Sarah Oates, Olya Gurevich, Christopher Walker, and Lucina Di Meco.
Paper presented at the American Political Science Association Annual Meeting Political Communication Pre-Conference, George Washington University, Washington, D.C. https://papers.ssrn.com/sol3/papers.cfm?abstract_id=3444200
#KREMLIN: USING HASHTAGS TO ANALYZE RUSSIAN DISINFORMATION STRATEGY AND DISSEMINATION ON TWITTER
August 30, 2019
Sarah Oates and John Gray
Paper presented at the American Political Science Association Annual Meeting, Washington, D.C. https://papers.ssrn.com/sol3/papers.cfm?abstract_id=3445180
PROJECTING POWER: UNDERSTANDING RUSSIAN STRATEGIC NARRATIVE
December 17, 2018
Sarah Oates and Sean Steiner. Russian Analytical Digest.
RUSSIAN DISINFORMATION IN U.S. NEWS
October 1, 2018
Sarah Oates, Joseph Barrow, and Bobbie Foster. October 2018. From Network to Narrative: Understanding the Nature and Trajectory of Russian Disinformation in the U.S. News. Paper Presented at the International Journal of Press/Politics Conference, Oxford UK
WHEN MEDIA WORLDS COLLIDE: USING MEDIA MODEL THEORY TO UNDERSTAND HOW RUSSIA SPREADS DISINFORMATION IN THE WEST
American Political Science Association 2018 Annual Meeting, Boston MA
TRUMP AND THE "OXYGEN OF PUBLICITY" PAPER
Oates, Sarah and Wendy W. Moe. August 2016. Donald Trump and the “Oxygen of Publicity”: Branding, Social Media, and Mass Media in the 2016 Presidential Primary Elections. Paper presented at the American Political Science Association Annual Meeting, Political Communication Section, Philadelphia, PA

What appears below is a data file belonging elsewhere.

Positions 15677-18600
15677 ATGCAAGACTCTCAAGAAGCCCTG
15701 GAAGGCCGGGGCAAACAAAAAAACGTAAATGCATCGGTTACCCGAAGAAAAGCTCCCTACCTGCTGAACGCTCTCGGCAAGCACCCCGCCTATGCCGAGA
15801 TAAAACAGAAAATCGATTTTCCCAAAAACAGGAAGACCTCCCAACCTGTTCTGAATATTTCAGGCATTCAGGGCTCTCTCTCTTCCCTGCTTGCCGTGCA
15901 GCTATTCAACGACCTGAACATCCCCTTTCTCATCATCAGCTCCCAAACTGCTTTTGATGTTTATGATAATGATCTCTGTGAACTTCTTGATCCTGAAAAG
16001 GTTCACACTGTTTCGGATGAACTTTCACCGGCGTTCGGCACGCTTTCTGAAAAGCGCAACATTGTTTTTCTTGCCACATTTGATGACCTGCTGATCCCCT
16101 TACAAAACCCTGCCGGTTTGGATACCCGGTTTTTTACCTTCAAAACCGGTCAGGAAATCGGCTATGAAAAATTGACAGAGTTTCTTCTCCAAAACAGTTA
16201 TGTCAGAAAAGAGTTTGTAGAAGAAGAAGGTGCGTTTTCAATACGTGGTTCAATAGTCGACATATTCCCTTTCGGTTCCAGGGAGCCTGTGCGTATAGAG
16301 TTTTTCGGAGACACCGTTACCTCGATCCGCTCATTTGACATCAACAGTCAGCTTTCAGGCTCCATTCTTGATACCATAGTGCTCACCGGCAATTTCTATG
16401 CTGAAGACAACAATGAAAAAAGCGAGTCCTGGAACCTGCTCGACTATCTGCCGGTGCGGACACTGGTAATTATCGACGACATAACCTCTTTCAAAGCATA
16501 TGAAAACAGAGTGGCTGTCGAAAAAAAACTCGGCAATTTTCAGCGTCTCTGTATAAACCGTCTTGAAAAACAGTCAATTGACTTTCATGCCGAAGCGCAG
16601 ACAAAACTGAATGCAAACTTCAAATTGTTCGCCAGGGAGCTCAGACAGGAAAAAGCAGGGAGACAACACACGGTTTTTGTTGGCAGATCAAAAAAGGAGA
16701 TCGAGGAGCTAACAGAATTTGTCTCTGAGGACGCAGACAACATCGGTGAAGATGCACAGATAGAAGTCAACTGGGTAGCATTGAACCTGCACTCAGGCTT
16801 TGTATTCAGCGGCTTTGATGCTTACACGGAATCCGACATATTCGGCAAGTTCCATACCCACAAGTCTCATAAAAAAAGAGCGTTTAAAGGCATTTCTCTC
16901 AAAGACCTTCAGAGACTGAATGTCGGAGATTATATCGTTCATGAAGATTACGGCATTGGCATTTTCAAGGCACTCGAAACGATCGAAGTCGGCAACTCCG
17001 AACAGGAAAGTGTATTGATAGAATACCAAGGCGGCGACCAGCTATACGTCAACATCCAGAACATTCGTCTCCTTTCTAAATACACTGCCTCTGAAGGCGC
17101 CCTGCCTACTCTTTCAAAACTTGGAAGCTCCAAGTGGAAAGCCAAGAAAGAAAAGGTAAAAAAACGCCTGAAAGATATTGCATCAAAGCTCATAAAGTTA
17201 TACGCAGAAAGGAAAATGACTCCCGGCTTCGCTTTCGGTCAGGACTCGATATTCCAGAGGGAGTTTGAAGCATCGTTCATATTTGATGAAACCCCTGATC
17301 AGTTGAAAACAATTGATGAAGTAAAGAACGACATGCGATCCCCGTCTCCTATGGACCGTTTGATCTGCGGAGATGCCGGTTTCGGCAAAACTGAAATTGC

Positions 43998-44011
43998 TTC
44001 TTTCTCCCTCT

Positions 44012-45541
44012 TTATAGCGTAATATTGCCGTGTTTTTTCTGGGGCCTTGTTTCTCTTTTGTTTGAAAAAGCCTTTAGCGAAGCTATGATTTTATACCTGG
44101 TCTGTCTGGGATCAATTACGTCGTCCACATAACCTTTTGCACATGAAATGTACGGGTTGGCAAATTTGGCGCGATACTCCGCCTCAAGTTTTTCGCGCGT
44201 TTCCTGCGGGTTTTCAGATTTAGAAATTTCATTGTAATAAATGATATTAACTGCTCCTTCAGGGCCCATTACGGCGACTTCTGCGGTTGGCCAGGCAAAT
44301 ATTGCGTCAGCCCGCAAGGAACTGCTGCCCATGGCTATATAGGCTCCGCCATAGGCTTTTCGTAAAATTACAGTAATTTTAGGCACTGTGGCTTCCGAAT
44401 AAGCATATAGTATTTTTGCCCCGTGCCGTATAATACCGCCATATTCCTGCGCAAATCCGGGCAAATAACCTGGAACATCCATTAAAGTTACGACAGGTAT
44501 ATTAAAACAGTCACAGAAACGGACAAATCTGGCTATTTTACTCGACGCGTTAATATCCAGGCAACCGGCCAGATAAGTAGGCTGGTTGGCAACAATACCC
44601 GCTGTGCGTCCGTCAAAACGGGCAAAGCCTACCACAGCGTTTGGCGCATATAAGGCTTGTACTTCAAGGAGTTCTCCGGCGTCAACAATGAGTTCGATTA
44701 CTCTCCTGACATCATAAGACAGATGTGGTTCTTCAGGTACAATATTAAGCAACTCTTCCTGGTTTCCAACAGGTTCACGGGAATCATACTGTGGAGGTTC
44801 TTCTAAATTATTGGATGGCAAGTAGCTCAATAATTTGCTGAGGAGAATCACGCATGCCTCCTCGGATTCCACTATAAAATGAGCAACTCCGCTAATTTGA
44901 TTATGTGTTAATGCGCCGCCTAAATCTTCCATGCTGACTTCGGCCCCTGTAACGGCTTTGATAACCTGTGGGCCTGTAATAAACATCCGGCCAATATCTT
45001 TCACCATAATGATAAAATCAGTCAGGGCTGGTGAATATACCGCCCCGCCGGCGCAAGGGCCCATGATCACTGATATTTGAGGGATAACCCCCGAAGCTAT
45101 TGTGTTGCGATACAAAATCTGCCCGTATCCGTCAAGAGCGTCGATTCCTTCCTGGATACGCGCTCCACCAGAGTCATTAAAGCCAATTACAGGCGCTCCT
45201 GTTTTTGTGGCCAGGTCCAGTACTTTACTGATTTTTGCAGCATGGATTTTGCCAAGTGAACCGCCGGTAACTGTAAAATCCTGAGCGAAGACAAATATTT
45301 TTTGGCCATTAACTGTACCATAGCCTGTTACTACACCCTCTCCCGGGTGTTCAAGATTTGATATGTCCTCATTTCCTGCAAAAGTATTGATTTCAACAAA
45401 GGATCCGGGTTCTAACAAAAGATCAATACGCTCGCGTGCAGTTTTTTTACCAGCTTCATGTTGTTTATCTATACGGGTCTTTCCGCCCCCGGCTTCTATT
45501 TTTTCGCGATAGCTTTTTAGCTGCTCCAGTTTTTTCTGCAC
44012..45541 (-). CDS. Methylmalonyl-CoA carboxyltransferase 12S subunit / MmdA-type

TRUMP AND OXYGEN OF PUBLICITY CHAPTER
Oates, Sarah. 2016. Trump, Media, and the “Oxygen of Publicity.” In Darren Lilleker, Daniel Jackson, Einar Thorsen and Anastasia Veneti (eds.) U.S. Election Analysis 2016: Media, Voters and the Campaign. Bournemouth UK: Bournemouth University Centre for the Study of Journalism, Culture & Community: 22-25. ISBN 978-1-910042-10-6.
THE CASE FOR "LIBERATION JOURNALISM"
Oates, Sarah. May 2015. The Case for "Liberation Journalism:" Evidence From Russia That the Fourth Estate is Critical to Democracy in the Internet Age. Paper presented at the International Communication Association Annual Meeting, San Juan, Puerto Rico.
RUSSIAN STATE NARRATIVE AND MH17
Oates, Sarah. August 2014. Russian State Narrative in the Digital Age: Rewired Propaganda in Russian Television News Framing of Malaysia Airlines Flight 17. Paper presented at the American Political Science Association Annual Meeting, Washington, D.C.
INTERNET CHALLENGE TO RUSSIAN TV IN 2011-12 PROTESTS
Oates, Sarah and Tetyana Lokot. June 2013. Twilight of the Gods?: How the Internet Challenged Russian Television News Frames in the Winter Protests of 2011-12. Paper presented at the International Association for Media and Communication Research Annual Conference Dublin, Ireland.
TEXTBOOK: INTRO TO MEDIA AND POLITICS
Oates, Sarah. 2008. Introduction to Media and Politics. London: SAGE. ISBN-13978-1412902625
Download a chapter for free below.
OVERVIEW OF COURSES
I have taught a range of undergraduate and graduate courses, including political communication, internet and politics, and research methods.